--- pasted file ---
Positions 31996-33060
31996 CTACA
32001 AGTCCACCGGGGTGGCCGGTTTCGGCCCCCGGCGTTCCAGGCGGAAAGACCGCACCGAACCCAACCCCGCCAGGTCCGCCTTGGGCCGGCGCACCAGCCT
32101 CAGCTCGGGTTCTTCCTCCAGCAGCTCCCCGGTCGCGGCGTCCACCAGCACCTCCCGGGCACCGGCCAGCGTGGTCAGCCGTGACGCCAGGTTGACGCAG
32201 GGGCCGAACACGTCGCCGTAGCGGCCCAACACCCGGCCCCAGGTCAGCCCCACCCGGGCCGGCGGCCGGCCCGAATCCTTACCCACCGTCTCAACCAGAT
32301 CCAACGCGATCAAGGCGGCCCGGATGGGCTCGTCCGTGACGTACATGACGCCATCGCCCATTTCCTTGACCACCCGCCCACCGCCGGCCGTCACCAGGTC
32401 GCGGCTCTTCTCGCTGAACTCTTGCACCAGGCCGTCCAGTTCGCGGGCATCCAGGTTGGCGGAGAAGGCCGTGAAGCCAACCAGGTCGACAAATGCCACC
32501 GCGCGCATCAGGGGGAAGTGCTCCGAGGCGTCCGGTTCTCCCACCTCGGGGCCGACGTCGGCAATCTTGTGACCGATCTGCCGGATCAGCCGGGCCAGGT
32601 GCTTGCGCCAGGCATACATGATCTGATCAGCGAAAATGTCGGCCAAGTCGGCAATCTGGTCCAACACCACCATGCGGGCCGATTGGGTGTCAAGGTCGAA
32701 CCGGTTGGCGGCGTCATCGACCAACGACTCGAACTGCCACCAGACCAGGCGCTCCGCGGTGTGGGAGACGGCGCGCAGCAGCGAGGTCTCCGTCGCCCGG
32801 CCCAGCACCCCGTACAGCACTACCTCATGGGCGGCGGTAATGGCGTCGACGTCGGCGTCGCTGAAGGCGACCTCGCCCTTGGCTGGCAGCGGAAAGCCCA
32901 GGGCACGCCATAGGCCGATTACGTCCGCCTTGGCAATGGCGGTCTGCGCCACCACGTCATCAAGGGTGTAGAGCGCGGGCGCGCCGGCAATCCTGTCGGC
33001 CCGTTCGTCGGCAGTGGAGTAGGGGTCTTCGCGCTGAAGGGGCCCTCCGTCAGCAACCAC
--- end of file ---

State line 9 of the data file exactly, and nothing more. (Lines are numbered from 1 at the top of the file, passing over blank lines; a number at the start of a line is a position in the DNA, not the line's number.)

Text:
32601 GCTTGCGCCAGGCATACATGATCTGATCAGCGAAAATGTCGGCCAAGTCGGCAATCTGGTCCAACACCACCATGCGGGCCGATTGGGTGTCAAGGTCGAA